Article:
Just as an aside, in order to illustrate the power of setting great goals, the client who had the goal about getting a bigger house had been thinking about and trying to do this for eighteen months.  When she hired me, I asked her to come with a list of written goals and we sat down and put them through the SMART ringer.  We really delved into what she would need to do to buy this house and looked into her budget, her expenses and so forth.  Within five months she had bought her house.

That’s a life-changer there.  She didn’t earn extra money or change into a hermit, but the action of setting and focusing on SMART goals can have dramatic effects.

Here’s a great example, one that I think has all the elements necessary to show how SMART can be used to move a goal from bland to super-charged.

Goal: I want to write a book.

This goal is close to my heart as I, in my other life, am a novelist so this is sort of cheating as it’s very similar to my personal goals.

From what we know already of SMART, that’s a terrible goal and if that’s what you’re setting for yourself, be prepared for a long and difficult road.  I know numerous people who are in this boat.  They talk about their books constantly and there’s never an end in sight.  Think Brian from Family Guy.

Let’s look at this step-by-step:

Specific – It’s not very specific, so we’ll make it specific.

I want to write and publish a science fiction novel.

Measurable – I suppose you could measure this.  Has it been written or hasn’t it?  You can improve on that.  The whole point is to improve on the goal, not argue semantics.

I want to write and publish a science fiction novel, the length of which will be roughly 100k words.

Achievable – Can you write?  Can you type?  Do you have the spare time?

I want to write and publish a science fiction novel, the length of which will be roughly 100k words.  I will write one thousand words per day.  I will stop watching sports to give myself the time.

Relevant – Have you ever done any creative writing?  Do you have an idea for a story?  Have you read any science fiction?

I want to write and publish a science fiction novel, the length of which will be roughly 100k words.  I will write one thousand words per day.  I will stop watching sports to give myself the time and I will read a science fiction novel every week instead of looking at Social Media for an hour a night.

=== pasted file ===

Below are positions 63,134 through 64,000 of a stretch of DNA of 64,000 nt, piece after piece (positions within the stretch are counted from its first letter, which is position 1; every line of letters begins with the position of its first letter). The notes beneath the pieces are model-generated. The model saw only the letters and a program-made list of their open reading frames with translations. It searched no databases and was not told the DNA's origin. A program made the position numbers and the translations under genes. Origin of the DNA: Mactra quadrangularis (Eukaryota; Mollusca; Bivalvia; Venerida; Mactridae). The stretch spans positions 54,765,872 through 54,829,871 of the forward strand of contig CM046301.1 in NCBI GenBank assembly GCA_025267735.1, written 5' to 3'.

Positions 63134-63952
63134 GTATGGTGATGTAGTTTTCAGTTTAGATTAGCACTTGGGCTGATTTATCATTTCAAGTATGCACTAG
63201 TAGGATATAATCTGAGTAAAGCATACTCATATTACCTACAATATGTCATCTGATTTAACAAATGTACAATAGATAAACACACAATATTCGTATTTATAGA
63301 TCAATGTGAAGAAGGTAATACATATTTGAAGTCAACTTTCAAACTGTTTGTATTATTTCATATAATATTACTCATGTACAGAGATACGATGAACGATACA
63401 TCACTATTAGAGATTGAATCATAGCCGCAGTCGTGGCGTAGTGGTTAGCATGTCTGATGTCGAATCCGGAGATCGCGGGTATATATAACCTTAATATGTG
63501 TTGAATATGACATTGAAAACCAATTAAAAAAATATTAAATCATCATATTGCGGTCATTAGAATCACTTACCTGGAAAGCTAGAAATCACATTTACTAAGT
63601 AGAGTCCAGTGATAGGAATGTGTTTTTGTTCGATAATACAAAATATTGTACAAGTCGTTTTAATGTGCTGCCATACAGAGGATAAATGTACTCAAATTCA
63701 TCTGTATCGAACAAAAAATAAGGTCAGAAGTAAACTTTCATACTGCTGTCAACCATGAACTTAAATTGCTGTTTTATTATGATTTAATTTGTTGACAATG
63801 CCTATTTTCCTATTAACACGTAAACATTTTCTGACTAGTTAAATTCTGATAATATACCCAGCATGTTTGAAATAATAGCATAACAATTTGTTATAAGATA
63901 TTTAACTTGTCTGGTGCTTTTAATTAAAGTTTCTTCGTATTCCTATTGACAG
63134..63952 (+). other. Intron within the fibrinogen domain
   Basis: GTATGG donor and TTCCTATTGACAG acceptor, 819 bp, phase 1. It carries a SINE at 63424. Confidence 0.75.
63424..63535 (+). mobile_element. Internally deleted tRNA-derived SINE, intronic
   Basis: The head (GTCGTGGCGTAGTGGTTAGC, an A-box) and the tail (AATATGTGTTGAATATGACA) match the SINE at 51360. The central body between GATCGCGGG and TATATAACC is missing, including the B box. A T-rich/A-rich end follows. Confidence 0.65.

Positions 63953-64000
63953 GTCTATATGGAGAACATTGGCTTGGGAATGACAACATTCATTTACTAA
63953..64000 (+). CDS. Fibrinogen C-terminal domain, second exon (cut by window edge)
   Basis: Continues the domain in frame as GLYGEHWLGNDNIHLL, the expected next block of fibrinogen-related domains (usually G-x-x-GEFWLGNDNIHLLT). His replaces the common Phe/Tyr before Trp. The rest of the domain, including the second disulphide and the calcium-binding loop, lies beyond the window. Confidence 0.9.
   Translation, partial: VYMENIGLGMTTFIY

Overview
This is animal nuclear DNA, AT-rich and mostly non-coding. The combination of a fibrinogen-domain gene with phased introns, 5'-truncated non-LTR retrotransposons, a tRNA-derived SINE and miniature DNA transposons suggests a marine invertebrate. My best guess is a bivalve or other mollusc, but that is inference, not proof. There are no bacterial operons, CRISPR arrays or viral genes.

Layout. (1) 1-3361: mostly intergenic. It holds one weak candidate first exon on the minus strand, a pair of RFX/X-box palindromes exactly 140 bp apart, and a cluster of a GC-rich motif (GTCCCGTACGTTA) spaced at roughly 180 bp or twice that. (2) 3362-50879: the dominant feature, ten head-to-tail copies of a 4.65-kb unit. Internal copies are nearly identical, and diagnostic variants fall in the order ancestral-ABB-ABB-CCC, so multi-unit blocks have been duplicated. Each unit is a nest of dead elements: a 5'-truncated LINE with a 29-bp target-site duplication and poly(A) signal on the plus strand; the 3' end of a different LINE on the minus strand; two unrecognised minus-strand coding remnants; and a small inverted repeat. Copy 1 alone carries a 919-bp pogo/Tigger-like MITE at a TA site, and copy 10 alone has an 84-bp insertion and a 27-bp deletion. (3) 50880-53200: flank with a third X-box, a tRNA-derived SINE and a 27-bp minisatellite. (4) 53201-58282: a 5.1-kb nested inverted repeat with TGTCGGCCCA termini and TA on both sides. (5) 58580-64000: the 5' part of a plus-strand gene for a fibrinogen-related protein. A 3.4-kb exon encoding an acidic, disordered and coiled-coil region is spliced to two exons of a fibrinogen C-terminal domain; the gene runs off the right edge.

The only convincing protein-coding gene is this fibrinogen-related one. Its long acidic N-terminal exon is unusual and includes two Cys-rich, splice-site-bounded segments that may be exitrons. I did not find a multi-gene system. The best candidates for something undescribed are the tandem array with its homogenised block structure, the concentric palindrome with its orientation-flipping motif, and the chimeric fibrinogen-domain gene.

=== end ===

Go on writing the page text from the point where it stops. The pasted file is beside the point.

Timebound – Give yourself some sort of deadline for this.  Hold yourself accountable.  Finishing the writing will take you 100 days alone, the editing and cover will take another three weeks and then if you’re self-publishing, add another week while you add in some marketing (there’s way more to it than that, but for the sake of brevity…)  That’s roughly 18 weeks and you want to do it in four months so you’ll change the goal a little at this stage.

I want to write and publish a science fiction novel, the length of which will be roughly 100k words, by 30th April.  I will write two thousand words per day.  I will stop watching all television to give myself the time and I will read a science fiction novel every week instead of looking at Social Media for an hour a night.  I’ll also employ someone to edit my book starting when I’m halfway through and also a cover artist at the same time.  

Remember that this is only Step 2 Towards Goal Mastery, but what a step it was.  By this time you’ll start feeling your excitement and motivation levels shooting through the roof.  Practice this as much as you can with all your goals, even small objectives and see how much more successful you’ll be.